• This addresses feedback that the sign is difficult to see.

  • To enhance enforcement and increase compliance, the intersection at SE 16th Street/108th Avenue SE will be converted to an all-way stop intersection.

    • This addresses feedback that the turn restriction sign is difficult to see.

  • In response to community feedback regarding residential access, westbound SE 16th Street access will be allowed while southbound turns to Bellevue Way from westbound SE 16th Street will continue to be prohibited.

    • This addresses feedback that additional options should be provided in the late afternoon to leave/arrive at schools for activities and to improve residential access.

  • Restrictions are in effect Monday through Friday, 4 to 7 p.m.

  • Restrictions do not apply to buses and people bicycling.

The next iteration of the pilot will run through June 2018, upon which traffic volumes, enforceability and community sentiment will again be considered to determine if the pilot should continue throughout the duration of East Link construction.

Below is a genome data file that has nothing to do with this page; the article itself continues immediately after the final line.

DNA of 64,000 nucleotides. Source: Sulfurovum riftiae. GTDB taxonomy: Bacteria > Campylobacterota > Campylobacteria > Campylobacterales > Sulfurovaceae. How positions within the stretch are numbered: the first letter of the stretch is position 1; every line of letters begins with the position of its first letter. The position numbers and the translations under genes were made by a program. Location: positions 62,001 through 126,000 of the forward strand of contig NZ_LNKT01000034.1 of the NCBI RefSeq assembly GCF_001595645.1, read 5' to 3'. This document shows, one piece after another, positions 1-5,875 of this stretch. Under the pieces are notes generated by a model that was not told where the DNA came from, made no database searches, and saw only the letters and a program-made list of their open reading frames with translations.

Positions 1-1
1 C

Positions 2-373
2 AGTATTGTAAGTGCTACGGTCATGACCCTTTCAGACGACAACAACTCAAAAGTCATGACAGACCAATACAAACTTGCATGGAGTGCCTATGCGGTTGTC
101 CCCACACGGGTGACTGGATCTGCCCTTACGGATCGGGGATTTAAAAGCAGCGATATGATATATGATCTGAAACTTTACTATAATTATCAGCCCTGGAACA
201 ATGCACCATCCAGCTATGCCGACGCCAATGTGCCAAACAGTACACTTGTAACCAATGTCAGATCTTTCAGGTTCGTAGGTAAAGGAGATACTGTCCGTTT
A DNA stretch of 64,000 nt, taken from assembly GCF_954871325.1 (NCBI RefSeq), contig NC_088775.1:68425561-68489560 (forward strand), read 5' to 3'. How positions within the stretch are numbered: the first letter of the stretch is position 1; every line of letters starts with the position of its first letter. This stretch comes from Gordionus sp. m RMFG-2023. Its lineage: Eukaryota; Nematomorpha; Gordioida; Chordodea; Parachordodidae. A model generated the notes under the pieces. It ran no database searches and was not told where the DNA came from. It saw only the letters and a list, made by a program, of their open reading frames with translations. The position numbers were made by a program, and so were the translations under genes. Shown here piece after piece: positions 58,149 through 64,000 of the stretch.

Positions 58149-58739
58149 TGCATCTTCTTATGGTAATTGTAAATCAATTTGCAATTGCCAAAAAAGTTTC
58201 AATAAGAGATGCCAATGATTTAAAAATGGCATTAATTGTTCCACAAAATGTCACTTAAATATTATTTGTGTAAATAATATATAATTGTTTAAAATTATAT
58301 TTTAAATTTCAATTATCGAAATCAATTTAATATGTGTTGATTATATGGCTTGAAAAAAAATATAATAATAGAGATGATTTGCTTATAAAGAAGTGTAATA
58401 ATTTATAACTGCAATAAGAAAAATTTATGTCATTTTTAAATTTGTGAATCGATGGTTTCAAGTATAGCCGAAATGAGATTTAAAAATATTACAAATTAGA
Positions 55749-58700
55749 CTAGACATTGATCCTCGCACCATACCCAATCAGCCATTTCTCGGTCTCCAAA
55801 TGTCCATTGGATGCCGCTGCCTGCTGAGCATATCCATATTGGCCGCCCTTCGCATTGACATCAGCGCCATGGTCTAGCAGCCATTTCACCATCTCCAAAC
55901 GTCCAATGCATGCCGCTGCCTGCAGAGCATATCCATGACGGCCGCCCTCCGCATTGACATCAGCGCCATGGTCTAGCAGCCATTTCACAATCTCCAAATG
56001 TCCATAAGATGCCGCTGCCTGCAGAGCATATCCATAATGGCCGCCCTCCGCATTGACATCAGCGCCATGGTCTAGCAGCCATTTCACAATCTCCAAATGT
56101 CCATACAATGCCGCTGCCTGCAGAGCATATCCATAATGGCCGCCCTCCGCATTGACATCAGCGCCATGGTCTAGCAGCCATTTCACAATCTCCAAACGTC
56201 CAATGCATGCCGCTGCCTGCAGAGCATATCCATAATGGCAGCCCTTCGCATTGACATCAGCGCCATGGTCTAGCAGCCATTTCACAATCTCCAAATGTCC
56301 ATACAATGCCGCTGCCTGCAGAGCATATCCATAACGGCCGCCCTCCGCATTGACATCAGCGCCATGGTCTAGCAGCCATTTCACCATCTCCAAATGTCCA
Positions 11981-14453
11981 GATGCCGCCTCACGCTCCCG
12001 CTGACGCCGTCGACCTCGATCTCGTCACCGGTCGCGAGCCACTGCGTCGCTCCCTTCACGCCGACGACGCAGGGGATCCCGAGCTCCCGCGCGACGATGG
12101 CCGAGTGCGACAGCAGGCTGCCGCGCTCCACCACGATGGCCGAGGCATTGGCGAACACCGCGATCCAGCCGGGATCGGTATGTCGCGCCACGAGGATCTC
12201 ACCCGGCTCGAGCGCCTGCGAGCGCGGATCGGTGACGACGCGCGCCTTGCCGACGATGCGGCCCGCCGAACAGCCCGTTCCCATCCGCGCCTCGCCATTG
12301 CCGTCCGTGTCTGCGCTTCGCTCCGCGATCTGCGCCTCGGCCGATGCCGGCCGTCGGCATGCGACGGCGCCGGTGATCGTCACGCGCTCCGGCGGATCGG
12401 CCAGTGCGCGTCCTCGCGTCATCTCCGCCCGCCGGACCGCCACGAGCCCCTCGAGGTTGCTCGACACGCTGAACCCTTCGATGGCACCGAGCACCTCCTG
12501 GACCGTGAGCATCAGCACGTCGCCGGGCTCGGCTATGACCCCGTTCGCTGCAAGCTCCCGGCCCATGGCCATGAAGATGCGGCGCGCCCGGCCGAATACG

View postcard
(Dec. 2017)

When will the changes be implemented?

The new signs and all way stop will be installed by the city on Saturday, Jan. 13, 2018.

The city will continue to monitor traffic volumes, conduct police enforcement as resources allow, and gather community feedback.

The extension will run through the end of the Bellevue School District school year (June 2018) at which time its effectiveness will be evaluated and a determination will be made if the pilot should continue throughout the duration of East Link construction.